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Best Practices for Data Visualization

The following reference article details how TeamConnect Report Designers can create the most effective reports to be leveraged by their teams. Best practices regarding the usage of tables versus graphs as well as effective report styles are detailed below with examples of scenarios for each data relationship type.
 Fundamental Steps in the Design Process
  1. Determine the message and intended audience.
  2. Select the best medium to display the message.
  3. Design the display to show information simply, clearly, and accurately.
  • Make the data (versus non-data) prominent and clear.
  • Remove all components that aren’t necessary (both data and non-data components).
  • Reduce the visual salience of the remaining non-data components in comparison to the data.
  • Highlight the information that’s most important to your message.
Pivot Reports

To resolve duplicate entries, any contact related reports need to be created as pivot tables.

In general, it's a good practice not to create a report with aggregation for pivot type reports. TeamConnect Business Intelligence sums the identifiers in these reports.

Using Tables vs. Graphs
Use Tables When Use Graphs When
The display will be used to look up individual values The message is contained in patterns, trends, and exceptions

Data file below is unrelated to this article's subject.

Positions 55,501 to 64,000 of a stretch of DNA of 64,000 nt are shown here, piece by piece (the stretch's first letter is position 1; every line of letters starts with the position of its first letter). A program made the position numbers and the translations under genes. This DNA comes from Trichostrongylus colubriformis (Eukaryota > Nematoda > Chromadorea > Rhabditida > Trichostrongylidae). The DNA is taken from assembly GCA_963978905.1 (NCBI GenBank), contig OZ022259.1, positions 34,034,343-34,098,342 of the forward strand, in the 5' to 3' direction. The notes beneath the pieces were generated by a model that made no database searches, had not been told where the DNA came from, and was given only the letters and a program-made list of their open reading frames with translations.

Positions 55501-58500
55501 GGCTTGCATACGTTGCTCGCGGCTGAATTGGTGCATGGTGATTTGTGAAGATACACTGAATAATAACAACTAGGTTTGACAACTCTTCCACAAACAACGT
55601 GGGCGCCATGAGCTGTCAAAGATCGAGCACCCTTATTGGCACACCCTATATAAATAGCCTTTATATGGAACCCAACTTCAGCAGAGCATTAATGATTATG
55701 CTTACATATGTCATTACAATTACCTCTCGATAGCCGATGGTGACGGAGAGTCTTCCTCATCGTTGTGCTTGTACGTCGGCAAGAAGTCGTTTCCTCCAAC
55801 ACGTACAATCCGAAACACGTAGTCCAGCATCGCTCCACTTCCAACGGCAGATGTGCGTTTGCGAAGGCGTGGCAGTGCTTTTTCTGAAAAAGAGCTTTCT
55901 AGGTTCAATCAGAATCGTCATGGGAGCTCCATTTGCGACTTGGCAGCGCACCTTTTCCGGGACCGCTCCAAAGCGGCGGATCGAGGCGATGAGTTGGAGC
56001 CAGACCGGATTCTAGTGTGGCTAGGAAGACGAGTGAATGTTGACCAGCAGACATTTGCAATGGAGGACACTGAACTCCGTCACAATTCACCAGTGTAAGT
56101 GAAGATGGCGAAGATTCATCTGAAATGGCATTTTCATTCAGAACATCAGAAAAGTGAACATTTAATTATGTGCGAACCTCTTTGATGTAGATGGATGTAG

The display will only be used to compare individual values rather than whole series of values Entire series of values must be seen as a whole and/or compared
Precise values are required  
Values involve more than one unit of measure
Values must be presented at various levels of aggregation (i.e. summary and detail)
 Graphs to Avoid

The graphs listed below demonstrate high visual impact but ineffective data communication.


Graphs and Data Relationships
  Points Lines  Bars
POINT.jpg LINE.png BAR.png

Time Series

Values display how something changed through time (yearly, monthly, etc.)

Yes (as a dot plot, when you don’t have a value for every interval of time)

Yes (to feature overall trends and patterns and support their comparisons)

Yes (vertical bars only, to feature individual values and to support their comparisons)


Values are ordered by size (descending or ascending)

Yes (as a dot plot, especially when the quantitative scale does not begin at zero)




Values represent parts (proportions) of a whole (for example, regional portions of total sales)


Yes (to display how parts of a whole have changed through time)



The difference between two sets of values (for example, the variance between actual and budgeted expenses)

Yes (as a dot plot, especially when the quantitative scale does not begin at zero)

Yes (when also featuring a time series)



Counts of values per interval from lowest to highest (for example, counts of people by age intervals of 10 years each)

Yes (as a strip plot to feature individual values)

Yes (as a frequency polygon, to feature the overall shape of the distribution)



Comparison of two paired sets of values (for example, the heights and weights of several people) to determine if there is a relationship between them

Yes (as a scatter plot)


Yes (as a table lens, especially when your audience is not familiar with scatter plots)


Values are displayed on a map to show their location

Yes (as bubbles of various sizes on a map)

Yes (to display routes on a map)


Nominal Comparison

A simple comparison of values for a set of unordered items (for example, products or regions)

Yes (as a dot plot, especially when the quantitative scale does not begin at zero)




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